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fartness
computersoc dot com
Premium
join:2003-03-25
Look Outside
reply to trparky

Re: How long will my (your) SSD last?

Will it just die one day, or what will happen? Symptoms?


aurgathor

join:2002-12-01
Lynnwood, WA
kudos:1
Reviews:
·Frontier Communi..
The SSDs I wrecked accumulated bad sectors, so in a real life usage that could've meant some data loss, the exact amount depending on the number of bad sectors and on their location.

In those cases, once the SSDs reached a certain limit, they wouldn't boot any more, Win8 would enter into an infinite repair cycle, etc.
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Wacky Races 2012!

MaynardKrebs
Heave Steve, for the good of the country
Premium
join:2009-06-17
kudos:4
said by aurgathor:

The SSDs I wrecked accumulated bad sectors, so in a real life usage that could've meant some data loss, the exact amount depending on the number of bad sectors and on their location.

In those cases, once the SSDs reached a certain limit, they wouldn't boot any more, Win8 would enter into an infinite repair cycle, etc.

So the big question in that case is - will freezing the SSD drive allow you to recover data which has not been backed up?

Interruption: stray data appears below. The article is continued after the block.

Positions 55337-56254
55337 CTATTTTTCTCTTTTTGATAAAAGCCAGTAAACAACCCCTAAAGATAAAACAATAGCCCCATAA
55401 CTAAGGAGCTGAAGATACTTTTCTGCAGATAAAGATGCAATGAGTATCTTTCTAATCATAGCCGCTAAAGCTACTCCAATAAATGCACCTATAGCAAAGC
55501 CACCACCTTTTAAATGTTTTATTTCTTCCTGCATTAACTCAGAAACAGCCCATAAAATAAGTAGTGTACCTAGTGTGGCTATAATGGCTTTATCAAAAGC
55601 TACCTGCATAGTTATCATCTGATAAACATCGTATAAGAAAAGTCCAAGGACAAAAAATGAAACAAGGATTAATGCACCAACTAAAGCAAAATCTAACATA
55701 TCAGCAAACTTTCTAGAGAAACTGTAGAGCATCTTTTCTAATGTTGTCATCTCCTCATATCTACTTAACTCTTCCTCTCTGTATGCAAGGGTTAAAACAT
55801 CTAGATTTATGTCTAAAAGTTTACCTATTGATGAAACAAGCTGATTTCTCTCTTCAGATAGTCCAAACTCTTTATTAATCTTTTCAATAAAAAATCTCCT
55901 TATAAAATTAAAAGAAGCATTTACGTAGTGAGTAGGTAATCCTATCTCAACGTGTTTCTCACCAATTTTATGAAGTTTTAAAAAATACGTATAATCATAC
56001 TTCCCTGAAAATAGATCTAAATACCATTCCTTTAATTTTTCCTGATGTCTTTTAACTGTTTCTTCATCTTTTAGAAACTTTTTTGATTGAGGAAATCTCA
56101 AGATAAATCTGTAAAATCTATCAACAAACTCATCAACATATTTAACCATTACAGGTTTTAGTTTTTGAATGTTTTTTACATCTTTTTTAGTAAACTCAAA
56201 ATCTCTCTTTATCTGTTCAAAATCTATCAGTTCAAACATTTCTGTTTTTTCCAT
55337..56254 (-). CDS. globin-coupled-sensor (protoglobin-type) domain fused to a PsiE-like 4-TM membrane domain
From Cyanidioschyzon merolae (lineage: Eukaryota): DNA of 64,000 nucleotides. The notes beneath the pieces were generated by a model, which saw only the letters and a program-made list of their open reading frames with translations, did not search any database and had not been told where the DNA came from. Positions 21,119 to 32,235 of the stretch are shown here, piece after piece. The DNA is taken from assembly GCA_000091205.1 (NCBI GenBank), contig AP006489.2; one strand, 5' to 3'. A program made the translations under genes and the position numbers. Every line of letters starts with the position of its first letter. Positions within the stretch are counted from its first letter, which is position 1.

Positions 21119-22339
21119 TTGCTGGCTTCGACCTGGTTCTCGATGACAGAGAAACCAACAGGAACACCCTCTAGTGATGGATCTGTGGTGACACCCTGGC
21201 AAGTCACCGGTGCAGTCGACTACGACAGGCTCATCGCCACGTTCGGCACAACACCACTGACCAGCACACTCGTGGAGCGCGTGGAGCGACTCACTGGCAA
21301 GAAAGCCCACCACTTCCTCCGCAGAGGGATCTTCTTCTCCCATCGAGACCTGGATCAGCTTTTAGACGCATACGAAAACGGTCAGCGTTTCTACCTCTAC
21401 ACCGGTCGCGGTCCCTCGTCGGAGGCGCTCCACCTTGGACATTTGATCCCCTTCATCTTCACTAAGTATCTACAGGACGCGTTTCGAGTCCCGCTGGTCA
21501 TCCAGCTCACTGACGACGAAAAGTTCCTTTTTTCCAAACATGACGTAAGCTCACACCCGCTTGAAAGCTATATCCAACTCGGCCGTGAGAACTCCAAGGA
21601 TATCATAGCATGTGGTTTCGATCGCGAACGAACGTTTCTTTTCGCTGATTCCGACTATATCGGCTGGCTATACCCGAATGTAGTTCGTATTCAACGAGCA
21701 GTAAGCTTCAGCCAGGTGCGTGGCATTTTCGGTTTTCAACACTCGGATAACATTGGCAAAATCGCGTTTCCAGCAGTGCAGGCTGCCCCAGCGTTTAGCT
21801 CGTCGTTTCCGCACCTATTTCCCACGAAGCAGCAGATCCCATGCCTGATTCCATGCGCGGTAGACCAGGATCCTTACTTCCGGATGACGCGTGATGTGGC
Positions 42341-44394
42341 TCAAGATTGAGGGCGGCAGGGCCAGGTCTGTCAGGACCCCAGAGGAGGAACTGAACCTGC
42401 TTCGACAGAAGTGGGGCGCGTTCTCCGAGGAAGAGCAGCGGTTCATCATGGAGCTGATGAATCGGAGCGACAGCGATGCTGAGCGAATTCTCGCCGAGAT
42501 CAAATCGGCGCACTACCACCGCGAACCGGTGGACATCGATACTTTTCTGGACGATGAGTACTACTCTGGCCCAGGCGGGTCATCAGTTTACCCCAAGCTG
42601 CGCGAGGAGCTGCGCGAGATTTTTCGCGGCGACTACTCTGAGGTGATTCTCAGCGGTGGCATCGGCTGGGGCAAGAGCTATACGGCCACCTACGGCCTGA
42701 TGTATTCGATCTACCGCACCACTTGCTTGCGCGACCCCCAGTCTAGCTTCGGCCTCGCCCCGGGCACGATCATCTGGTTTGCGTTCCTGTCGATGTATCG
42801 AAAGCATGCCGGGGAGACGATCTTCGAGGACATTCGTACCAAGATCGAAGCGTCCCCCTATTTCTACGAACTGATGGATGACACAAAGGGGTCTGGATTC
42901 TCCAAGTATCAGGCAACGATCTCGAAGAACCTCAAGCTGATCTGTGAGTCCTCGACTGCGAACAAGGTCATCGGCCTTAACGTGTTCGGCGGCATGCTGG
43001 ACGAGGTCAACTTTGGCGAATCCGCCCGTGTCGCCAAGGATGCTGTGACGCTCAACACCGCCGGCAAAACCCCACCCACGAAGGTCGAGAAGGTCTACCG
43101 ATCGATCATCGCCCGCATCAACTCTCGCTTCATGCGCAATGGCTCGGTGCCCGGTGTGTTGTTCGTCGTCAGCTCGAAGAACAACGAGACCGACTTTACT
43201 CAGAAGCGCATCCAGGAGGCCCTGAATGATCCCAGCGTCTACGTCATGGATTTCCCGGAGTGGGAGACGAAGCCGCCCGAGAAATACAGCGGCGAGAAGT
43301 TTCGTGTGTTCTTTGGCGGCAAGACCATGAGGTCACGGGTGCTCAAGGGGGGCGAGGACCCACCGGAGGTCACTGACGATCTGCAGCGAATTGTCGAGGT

Freezing a failing/failed mechanical drive for 24 hours often is enough to get get it working to the point where you can extract data for 15-20 minutes until it really warms up again.


aurgathor

join:2002-12-01
Lynnwood, WA
kudos:1
Reviews:
·Frontier Communi..
SSDs are very different, and what you can do with a failed SSD depends a lot on the failure mode. You need to forget about freezing and think about something else.

If there are worn out cells there's probably not much that can be done to retrieve data from those -- at least partial data loss. This can be a result of an end of life wearout, so this is a normal failure mode that will happen sooner or later unless the SSD is replaced. Given that in normal usage SSDs are expected to last 10+ years, they're likely to be replaced due to small size and/or obsolescence well before cells start wearing out en masse.

If the whole flash chip bites the dust (i.e. ESD damage) for all practical purposes, all data on said chip is gone -- that means at least a partial data loss, but if the flash chips are interleaved for higher through put, it can also mean complete data loss.

If the controller chip bites the dust, in theory it can be removed and replaced and the SSD should be fully functional with the data intact. Note, "should" doesn't mean "will", and replacing BGA chips is not easy, to say the least.

If it's a firmware bug (as was the case in the SSDs I wrecked) the result depends on many things and it can vary from total loss to full recovery.

Due to the lack of moving parts, I consider SSDs more reliable than MHDDs, but if you have valuable data, you should keep a backup, no matter what.
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Wacky Races 2012!